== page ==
That is not the dream that I intended to support. Vladimir Putin is in full midst of a campaign to remove all living rights for the LGBTQ community in Russia. He’s so brash that his government passed a bill that prevents willing, loving, responsible queer parents adopt Russian orphans… DURING THE OLYMPICS.

 

So I’m sorry Canadian Olympic Team – I can’t support your dream of having Vladimir Putin be your valentine when gays, lesbians and transgender human beings fight for their very right to exist.

 

Your dream:

 

Their reality:

 

 

Suddenly, I don’t care about your athletic trinkets anymore.

 


Jeremy Foreshew is a lifestyle blogger, entrepreneur and fitness professional. He’s also the managing director of GET Out! Canada. Be mesmerized by his internal dialogue as it spills on to his twitter feed at @jeremyforeshew.

 

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3 Responses to “Hugging A Monster: Why Our Talk About “Standing for what’s right” Means Nothing If Canadian Olympians Glorify A Man Who Is Objectively Wrong.”

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I’m not really a huge all-around sports fan, though I love hockey and mixed martial arts. I usually pay some attention to the Winter Olympics (I couldn’t care less about the Summer Olympics, though), but this year I’ve been very… uninspired. I’ve watched the Team Canada men and women’s hockey games with a bit of interest, but with much less excitement than previous years, and I wasn’t sure why.
This post articulates what I think been bothering me about these games: knowing the horrible shit that gay people in Russia are suffering through right now makes it difficult to watch the sports spectacle and really care about who is winning what.
I’ve never really been much of an activist for anyone’s rights, including my own. But hearing that neo-nazis are basically being given free reign to terrorize people makes me furious.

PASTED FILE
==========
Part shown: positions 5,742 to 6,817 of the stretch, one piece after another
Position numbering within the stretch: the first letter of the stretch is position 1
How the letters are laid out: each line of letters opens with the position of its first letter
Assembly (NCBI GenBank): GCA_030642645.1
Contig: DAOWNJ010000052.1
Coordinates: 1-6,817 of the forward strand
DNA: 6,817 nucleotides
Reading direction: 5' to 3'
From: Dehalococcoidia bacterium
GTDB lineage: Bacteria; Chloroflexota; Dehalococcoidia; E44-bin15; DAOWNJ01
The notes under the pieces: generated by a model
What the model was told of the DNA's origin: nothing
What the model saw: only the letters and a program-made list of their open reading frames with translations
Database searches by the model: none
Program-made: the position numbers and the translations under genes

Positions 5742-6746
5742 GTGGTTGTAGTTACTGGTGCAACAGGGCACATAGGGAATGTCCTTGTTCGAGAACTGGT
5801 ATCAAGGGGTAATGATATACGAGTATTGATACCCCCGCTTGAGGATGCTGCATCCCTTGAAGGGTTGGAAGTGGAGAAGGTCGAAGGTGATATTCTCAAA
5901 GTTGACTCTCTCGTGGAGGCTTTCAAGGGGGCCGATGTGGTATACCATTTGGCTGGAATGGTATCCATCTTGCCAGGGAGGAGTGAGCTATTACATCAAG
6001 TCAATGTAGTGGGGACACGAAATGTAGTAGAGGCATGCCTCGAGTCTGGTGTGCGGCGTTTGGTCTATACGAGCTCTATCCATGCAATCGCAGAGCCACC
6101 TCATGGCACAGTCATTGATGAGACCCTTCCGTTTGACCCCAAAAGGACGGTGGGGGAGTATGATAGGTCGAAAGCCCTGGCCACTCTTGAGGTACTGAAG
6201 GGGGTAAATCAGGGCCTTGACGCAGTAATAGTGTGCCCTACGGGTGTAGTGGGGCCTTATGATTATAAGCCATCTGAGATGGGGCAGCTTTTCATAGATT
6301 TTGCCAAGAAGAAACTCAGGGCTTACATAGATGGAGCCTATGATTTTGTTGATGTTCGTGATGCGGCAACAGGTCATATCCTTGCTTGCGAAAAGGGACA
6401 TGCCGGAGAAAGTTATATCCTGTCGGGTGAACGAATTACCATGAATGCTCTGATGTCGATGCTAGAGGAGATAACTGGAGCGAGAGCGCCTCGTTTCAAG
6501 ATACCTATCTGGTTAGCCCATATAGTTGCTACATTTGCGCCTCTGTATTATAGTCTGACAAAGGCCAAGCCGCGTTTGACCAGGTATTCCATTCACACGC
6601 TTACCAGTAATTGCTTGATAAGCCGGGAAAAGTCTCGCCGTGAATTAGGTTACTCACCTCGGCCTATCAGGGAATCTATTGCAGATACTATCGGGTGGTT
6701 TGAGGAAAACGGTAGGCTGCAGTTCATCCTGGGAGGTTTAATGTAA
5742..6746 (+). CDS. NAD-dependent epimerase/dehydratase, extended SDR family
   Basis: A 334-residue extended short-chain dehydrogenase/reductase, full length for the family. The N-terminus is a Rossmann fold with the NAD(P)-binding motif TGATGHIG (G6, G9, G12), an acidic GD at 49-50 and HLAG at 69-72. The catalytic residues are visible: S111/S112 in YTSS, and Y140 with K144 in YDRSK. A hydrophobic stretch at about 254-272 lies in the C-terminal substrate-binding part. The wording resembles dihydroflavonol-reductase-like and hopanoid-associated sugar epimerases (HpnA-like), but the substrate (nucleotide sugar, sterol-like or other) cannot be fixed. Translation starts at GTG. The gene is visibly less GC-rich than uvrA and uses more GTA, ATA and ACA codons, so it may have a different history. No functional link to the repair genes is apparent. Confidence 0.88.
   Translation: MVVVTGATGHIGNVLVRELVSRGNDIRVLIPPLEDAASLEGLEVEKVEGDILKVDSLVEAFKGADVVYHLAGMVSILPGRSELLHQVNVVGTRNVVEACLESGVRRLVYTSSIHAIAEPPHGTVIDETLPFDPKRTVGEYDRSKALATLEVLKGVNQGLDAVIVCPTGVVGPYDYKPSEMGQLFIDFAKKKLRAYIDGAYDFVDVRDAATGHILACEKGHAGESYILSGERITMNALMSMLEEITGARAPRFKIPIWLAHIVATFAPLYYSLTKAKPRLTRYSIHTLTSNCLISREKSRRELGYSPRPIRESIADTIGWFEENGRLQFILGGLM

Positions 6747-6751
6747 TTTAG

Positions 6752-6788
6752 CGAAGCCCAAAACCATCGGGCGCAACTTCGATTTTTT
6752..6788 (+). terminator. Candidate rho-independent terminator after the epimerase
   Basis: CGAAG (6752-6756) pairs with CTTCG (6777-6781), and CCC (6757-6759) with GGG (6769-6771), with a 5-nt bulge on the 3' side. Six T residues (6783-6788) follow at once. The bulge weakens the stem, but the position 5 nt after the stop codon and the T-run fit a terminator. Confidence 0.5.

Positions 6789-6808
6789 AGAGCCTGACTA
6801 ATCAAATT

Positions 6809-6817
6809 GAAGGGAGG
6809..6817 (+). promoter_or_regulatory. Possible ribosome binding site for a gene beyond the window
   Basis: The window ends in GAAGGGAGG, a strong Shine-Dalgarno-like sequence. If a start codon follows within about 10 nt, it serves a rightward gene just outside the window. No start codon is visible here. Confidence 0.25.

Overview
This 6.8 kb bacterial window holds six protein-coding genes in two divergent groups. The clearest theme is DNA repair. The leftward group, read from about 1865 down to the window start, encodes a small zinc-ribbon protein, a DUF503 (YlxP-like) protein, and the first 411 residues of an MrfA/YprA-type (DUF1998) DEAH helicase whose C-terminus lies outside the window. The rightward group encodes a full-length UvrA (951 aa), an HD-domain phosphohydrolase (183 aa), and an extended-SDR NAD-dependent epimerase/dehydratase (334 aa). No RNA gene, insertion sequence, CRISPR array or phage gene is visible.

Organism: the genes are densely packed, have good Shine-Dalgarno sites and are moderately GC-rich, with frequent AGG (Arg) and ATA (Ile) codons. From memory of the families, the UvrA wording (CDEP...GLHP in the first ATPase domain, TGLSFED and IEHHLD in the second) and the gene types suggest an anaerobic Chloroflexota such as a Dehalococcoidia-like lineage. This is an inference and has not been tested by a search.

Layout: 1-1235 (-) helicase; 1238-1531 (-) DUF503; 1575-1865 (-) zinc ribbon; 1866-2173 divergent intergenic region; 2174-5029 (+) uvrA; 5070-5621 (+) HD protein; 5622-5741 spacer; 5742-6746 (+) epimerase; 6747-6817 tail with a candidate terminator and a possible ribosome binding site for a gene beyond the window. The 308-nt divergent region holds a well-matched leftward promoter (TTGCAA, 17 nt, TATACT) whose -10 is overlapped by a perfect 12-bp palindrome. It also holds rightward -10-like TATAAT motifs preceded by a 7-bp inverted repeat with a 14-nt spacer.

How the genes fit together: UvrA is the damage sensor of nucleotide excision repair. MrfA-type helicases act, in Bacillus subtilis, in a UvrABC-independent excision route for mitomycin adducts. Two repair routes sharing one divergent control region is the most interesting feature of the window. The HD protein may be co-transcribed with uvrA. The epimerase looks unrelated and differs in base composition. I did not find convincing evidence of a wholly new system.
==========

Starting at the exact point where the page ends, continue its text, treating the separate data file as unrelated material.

So, I’m torn: I’d like to watch the hockey games and cheer, but it just doesn’t feel right. Even worse is the fact that just not watching the Olympics doesn’t really solve anything, either. To watch the games is to grant tacit approval. To just turn away is to act as though the abuse is not worth any effort to intervene.
What else is there to do?

I don’t know how far I’d protest.

Here’s what I mean. I oppose tormenting homosexuals for their sexuality. No one should be bullied. I wouldn’t countenance someone being bullied for their sexuality, and I mean actually bullied. But I dont know that I’d boycott something like the olympics over Putin’s and Russia’s overall stance on homosexuality (I would if it were held in a nation that imprisons and kills gays).

I think Foreshew might be a bit short sighted. Olympians who might oppose Putin’s stance aren’t so much compromising a principle as I see it. For example, I loath my President. I think many of his views are quite nefarious. That being said, given the chance to meet the President, I would likely jump at the opportunity to shake his hand, have a photo taken or get an autograph. It’s the president for goodness sake.

That’s what’s happening here. Political power is an alcoholic position. People get stupid and fawny over being in the presence of powerful people.

I would say posing with Putin is not like you or I standing idle while someone is bullied.

I don’t think I would expect athletes to be confrontational, but I wouldn’t have been angry if some were.
The issue here, to me, is that there is a huge difference between politely greeting and objectively fawning. If the athletes had have shook his hand, it would have been less insulting than treating the man like he was a movie star.
As an aside, I was supportive of Tim Thomas when he declined a meeting with Obama after the Bruins won the Stanley Cup- because I respect when people stand behind their convictions, even if those convictions aren’t mine.